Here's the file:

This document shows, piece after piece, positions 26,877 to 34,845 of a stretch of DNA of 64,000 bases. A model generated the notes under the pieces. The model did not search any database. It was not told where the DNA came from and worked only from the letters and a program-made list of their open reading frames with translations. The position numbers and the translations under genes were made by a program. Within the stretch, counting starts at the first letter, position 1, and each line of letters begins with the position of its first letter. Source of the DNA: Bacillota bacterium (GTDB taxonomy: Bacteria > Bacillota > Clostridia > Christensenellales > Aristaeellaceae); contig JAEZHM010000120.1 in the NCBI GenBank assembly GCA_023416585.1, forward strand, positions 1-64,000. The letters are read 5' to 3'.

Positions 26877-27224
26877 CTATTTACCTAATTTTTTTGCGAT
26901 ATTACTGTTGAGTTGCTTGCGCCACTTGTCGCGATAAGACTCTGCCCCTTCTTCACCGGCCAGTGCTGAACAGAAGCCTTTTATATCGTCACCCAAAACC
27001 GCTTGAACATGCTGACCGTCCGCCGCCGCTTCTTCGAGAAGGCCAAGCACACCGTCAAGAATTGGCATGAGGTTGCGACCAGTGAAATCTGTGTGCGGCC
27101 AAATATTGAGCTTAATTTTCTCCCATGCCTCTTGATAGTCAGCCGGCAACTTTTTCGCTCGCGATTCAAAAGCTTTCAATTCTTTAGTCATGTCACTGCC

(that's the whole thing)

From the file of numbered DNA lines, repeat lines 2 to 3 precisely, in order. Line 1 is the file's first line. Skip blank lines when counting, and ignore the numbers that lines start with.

Positions 26877-27224
26877 CTATTTACCTAATTTTTTTGCGAT